In manufacturing, India could not develop a sound industrial base under the colonial rule.
Even as the country’s world famous handicraft industries declined, no corresponding modern industrial base was allowed to come up to take pride of place so long enjoyed by the former.
The primary motive of the colonial government behind this policy of systematically de-industrialising India was two-fold,
- first, to reduce India to the status of a mere exporter of important raw materials for the upcoming modern industries in Britain and,
- second, to turn India into a sprawling market for the finished products of those industries so that their continued expansion could be ensured to the maximum advantage of their home country — Britain.
The decline of the indigenous handicraft industries created not only massive unemployment in India but also a new demand in the Indian consumer market, which was now deprived of the supply of locally made goods. This demand was profitably met by the increasing imports of cheap manufactured goods from Britain.
During the second half of the nineteenth century, modern industry began to take root in India but its progress remained very slow.
- Initially, this development was confined to the setting up of cotton and jute textile mills.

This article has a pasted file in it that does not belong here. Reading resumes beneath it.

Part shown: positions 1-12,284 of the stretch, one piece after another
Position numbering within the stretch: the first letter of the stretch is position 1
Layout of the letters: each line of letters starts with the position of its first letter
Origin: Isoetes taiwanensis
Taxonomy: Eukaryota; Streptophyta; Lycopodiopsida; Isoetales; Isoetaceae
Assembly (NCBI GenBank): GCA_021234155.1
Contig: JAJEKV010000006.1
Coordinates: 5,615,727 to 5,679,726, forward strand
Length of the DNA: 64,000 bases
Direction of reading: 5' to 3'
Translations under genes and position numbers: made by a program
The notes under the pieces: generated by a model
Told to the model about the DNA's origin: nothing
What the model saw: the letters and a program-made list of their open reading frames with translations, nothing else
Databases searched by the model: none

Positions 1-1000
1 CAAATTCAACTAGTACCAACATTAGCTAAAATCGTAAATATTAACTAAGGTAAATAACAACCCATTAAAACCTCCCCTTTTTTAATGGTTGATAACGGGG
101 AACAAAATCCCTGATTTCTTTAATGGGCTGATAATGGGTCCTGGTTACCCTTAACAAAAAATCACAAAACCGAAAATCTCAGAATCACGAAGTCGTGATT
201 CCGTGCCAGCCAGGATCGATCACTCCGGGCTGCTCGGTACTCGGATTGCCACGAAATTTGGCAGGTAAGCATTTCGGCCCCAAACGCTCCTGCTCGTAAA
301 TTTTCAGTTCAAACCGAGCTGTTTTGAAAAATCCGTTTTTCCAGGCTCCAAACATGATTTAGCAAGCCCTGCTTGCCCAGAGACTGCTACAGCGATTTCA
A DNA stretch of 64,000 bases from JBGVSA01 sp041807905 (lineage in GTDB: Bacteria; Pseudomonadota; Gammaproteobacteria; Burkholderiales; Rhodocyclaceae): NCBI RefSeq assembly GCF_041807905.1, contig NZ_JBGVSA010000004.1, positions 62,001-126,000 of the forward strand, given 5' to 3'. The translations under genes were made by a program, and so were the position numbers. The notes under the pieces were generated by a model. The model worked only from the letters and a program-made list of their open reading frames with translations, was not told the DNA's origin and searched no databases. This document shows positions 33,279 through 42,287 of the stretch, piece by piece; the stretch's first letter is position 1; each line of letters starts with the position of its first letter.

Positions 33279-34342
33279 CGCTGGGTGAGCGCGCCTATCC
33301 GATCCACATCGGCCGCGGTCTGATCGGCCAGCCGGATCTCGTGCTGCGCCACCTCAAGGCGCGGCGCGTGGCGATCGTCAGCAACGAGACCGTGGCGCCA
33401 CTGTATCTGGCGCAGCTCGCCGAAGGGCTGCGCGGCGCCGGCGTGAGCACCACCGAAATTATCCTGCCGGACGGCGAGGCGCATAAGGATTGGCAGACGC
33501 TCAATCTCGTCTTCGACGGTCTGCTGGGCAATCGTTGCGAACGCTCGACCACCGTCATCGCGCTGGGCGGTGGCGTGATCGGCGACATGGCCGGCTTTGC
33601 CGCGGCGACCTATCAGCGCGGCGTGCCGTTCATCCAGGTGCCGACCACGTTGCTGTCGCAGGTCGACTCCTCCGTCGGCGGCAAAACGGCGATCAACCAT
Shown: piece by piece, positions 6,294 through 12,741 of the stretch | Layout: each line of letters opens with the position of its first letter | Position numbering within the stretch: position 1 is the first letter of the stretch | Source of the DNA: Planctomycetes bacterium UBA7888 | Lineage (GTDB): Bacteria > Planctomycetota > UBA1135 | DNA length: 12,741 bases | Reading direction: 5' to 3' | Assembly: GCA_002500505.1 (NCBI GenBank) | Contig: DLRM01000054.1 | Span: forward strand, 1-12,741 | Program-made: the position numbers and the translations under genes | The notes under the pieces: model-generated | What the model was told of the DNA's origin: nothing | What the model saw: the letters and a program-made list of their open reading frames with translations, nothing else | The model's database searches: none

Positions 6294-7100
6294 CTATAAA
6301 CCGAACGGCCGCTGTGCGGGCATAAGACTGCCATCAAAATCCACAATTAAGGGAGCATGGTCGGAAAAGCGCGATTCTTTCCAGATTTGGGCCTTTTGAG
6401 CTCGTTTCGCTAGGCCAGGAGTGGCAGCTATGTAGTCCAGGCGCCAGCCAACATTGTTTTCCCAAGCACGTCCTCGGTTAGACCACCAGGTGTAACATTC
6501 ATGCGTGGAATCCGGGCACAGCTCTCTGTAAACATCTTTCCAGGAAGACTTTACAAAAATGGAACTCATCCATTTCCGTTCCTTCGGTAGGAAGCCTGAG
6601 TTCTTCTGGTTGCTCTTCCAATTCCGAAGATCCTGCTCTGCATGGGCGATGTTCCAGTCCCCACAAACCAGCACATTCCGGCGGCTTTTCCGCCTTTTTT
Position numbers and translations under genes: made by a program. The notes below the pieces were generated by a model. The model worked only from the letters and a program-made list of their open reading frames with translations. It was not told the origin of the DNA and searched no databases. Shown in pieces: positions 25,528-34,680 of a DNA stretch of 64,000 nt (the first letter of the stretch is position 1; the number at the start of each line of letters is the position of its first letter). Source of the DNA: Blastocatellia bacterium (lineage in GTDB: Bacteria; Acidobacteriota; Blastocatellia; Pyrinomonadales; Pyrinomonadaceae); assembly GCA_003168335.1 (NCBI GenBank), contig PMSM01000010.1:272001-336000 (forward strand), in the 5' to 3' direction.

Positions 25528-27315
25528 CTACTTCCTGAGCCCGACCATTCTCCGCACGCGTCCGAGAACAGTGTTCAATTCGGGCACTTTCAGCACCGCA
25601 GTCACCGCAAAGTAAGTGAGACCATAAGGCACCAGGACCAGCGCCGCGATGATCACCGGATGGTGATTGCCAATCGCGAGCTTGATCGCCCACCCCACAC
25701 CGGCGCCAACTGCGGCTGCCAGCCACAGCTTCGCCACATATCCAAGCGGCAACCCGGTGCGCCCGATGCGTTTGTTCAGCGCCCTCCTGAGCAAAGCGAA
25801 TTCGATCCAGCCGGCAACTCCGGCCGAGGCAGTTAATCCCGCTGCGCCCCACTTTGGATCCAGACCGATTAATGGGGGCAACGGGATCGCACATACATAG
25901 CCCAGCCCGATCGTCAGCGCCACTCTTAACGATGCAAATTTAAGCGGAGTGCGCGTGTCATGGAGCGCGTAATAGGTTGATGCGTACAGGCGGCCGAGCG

- The cotton textile mills, mainly dominated by Indians, were located in the western parts of the country, namely, Maharashtra and Gujarat.
- The jute mills dominated by the foreigners were mainly concentrated in Bengal.
- Subsequently, the iron and steel industries began coming up in the beginning of the twentieth century. The Tata Iron and Steel Company (TISCO) was incorporated in 1907.
- A few other industries in the fields of sugar, cement, paper etc. came up after the Second World War.
However, there was hardly any capital goods industry to help promote further industrialisation in India. Capital goods industry means industries which can produce machine tools which are, in turn, used for producing articles for current consumption. The establishment of a few manufacturing units here and there was no substitute to the near wholesale displacement of the country’s traditional handicraft industries.
Furthermore, the growth rate of the new industrial sector and its contribution to the Gross Domestic Product (GDP) remained very small.
Another significant drawback of the new industrial sector was the very limited area of operation of the public sector. This sector remained confined only to the railways, power generation, communications, ports and some other departmental undertakings.
Bibliography : NCERT – Indian Economic Development